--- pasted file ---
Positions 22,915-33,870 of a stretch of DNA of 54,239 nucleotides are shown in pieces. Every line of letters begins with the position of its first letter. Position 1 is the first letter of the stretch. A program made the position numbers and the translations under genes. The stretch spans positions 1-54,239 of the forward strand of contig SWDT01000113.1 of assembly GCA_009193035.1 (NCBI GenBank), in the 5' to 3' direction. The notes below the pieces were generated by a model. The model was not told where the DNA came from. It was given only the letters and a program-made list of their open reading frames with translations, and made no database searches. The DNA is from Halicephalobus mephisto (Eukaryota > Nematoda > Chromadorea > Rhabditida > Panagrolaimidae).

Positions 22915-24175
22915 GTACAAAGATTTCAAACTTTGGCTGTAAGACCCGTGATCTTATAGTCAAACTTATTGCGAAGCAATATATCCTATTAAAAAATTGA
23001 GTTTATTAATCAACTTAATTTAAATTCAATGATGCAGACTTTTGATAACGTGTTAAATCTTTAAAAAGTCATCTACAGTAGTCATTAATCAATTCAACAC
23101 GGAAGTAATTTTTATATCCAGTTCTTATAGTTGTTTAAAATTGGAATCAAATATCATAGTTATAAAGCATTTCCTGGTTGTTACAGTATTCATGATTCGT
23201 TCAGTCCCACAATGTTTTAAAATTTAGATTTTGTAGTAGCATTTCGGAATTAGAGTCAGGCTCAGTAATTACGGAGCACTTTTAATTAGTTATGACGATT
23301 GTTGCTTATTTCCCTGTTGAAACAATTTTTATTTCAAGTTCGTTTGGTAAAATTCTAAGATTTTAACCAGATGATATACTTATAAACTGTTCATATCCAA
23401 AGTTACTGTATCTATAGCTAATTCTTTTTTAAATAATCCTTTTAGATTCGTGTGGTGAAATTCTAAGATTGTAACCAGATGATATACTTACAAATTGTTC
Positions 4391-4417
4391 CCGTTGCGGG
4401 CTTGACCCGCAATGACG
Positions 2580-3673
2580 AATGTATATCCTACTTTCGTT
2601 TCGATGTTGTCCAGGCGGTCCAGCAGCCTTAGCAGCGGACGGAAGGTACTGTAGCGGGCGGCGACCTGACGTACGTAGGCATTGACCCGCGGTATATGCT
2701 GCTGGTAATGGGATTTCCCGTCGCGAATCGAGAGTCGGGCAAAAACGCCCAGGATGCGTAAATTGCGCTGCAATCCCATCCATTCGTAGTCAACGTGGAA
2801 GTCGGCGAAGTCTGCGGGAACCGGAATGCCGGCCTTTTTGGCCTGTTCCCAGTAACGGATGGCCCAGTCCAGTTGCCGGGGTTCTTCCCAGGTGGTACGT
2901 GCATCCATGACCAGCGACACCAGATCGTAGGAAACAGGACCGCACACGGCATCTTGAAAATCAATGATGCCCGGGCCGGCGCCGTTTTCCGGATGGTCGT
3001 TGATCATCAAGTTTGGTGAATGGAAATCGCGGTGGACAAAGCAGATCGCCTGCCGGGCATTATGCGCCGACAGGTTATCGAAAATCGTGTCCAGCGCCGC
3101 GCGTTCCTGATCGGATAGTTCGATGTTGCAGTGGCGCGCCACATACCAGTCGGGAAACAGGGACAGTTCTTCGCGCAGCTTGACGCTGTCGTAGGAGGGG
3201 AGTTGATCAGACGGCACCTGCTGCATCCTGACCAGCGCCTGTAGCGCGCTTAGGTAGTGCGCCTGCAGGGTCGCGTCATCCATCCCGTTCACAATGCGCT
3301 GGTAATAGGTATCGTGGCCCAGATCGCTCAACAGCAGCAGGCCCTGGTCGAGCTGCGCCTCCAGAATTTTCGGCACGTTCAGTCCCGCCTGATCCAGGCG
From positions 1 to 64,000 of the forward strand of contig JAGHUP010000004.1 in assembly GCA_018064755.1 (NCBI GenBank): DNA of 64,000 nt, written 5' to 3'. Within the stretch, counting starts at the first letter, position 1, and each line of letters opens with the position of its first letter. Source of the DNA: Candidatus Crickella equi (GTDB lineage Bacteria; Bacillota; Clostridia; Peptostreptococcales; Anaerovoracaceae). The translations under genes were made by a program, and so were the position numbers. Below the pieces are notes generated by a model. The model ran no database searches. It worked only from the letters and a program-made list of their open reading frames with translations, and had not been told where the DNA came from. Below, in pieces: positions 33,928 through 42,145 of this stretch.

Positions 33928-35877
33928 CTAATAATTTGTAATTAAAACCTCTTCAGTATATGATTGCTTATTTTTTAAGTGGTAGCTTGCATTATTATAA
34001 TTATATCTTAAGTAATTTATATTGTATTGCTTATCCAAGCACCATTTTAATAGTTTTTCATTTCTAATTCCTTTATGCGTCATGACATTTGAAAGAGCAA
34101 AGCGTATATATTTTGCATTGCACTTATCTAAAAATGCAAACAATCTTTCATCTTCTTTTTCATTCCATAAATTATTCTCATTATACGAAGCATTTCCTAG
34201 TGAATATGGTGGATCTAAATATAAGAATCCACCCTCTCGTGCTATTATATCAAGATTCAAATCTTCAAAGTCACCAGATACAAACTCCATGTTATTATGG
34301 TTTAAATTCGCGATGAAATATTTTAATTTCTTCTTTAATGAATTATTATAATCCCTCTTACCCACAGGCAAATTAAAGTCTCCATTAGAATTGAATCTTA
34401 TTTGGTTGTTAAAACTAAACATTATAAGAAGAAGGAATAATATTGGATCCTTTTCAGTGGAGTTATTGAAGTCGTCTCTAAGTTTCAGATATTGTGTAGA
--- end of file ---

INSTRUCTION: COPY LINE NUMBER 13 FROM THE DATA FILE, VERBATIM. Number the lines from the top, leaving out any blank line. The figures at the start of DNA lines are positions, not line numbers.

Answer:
2580 AATGTATATCCTACTTTCGTT